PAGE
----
This week marked the 1 year anniversary of the Trudeau Liberals coming to power. Here is what was making headlines this week:
1. Election Reform Still a Priority? In an interview with Quebec’s Le Devoir newspaper released on Wednesday, the anniversary of the government, Prime Minister Trudeau commented,
“Under Mr. Harper, there were so many people who were unhappy with the government and his approach that people said, ‘We need electoral reform in order to stop having governments we don’t like,’ ” Mr. Trudeau told the newspaper in French. “However, under the current system, they now have a government with which they are more satisfied. And the thirst to change the electoral system is less striking.”
The Committee set to study electoral reform has until December to release a report with its recommendations on a new system. With these latest comments, Trudeau appears to be setting expectations, in case his government does not change the electoral system as promised. – Globe and Mail
- ICYMI (In case you missed it): Check out our piece Where in the world do we stand with electoral reform? for an overview on the process and the systems being proposed.
2. CETA (EU-Canada Comprehensive Economic and Trade Agreement) is in jeopardy this week after the people of Walloonia, a region in Belgium, refused to support the agreement. The Belgian government cannot support CETA unless all five of its regional governments are aligned. This caused International Trade Minister Chrystia Freeland to walk out of meetings on Friday, claiming “the ball is in the EU court.” This weekend, the EU set a deadline of Monday for Belgian to overcome the opposition. Prime Minister Trudeau was originally planned to travel to Europe for an official signing on Thursday October 27th. – CBC
- FYEI (For your extra information): The deal would be the first of its kind between the entire EU block and a G7 country. It would remove duties (essentially taxes) on 95% of everything sold between Canada and the EU. If the deal falls apart, consequences could be dire for the EU who is struggling on the international stage after Brexit, and would lessen chances of a deal with other G7 nations. – Globe and Mail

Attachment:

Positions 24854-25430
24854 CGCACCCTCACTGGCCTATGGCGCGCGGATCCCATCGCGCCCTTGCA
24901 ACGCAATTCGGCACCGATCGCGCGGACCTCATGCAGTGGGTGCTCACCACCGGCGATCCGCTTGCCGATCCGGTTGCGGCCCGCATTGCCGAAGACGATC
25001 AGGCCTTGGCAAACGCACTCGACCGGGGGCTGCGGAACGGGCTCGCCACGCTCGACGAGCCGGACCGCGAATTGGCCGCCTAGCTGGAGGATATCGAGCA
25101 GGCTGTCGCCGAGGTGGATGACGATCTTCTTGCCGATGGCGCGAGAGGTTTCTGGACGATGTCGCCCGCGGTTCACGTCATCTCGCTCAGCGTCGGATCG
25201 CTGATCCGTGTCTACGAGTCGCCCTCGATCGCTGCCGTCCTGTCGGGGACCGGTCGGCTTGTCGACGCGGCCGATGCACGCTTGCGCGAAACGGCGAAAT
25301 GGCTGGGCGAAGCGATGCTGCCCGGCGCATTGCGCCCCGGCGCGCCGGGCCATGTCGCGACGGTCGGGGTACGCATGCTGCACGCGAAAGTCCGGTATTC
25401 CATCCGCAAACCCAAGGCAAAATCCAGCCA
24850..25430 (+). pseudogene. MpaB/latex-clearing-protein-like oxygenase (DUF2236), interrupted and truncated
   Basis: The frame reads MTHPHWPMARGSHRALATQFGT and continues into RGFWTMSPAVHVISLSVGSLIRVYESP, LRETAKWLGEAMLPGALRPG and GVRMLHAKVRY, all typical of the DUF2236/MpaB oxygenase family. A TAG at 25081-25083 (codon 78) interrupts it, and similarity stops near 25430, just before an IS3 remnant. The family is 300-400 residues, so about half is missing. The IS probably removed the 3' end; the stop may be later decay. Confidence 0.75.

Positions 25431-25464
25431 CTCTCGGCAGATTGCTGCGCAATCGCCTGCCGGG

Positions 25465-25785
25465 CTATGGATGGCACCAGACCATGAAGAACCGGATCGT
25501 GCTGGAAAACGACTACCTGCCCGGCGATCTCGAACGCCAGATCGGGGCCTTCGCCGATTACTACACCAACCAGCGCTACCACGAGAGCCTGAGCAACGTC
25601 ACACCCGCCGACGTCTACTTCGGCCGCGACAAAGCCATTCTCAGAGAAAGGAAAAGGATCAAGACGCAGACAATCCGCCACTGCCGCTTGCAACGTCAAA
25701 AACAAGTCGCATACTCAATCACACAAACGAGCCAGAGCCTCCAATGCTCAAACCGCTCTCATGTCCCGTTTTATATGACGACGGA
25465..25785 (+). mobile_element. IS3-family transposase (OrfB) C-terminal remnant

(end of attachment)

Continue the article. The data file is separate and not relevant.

3. Healthcare – Federal Health Minister Jane Philpott met with her provincial counterparts this week to discuss federal health spending for next year. The Ministers agreed on areas for the federal dollars to be invested, including home care, mental health and addiction, indigenous health, innovation and pharmacare. However the parties were not able to reach an agreement on the amount that the federal transfer would increase this year, with the Federal government suggesting 3% versus the expected 6%. – Globe and Mail
4. Aboriginal relations – One of Trudeau’s major promises was to make truth and reconciliation with Aboriginal communities a priority. At the one year anniversary of his government coming to power this week, we see there is still much to be done:
- Four girls under the age of 14 committed suicide in northern Saskatchewan communities this month, with the latest occurring this week. The Trudeau government has pledged $8.4 billion over 5 years to help Indigenous communities, but critics say the money cannot come fast enough to help those in crisis. – Globe and Mail
- Chanie Wenjack was 12 years old when he ran away from a Residential School in 1966 and died of hunger and exposure. His story was found by Tragically Hip frontrunner Gord Downie, who has released an album and graphic novel called Secret Path to tell Chanie’s story. Secret Path was performed for the first time this week in Ottawa; and Downie, who is battling terminal brain cancer, has called on Prime Minister Trudeau to improve conditions for Indigenous communities. – Toronto Star
5. Kurdish and Iraqi forces are engaged in a fight to retake Mosul from the Islamic State, along with US-led coalition aircraft and advisers. Mosul is the second largest city in Iraq, and releasing it from IS hold would be a major win against the terrorist group’s so-called caliphate. The fight has grave humanitarian concerns as Mosul is home to 1.2 million civilians. – Globe and Mail, Globe and Mail
6. The third and final Presidential debate took place this week. We’ve summarized our key takeaways and most memorable moments here: #DebateNight.
A protestor against CETA in Berlin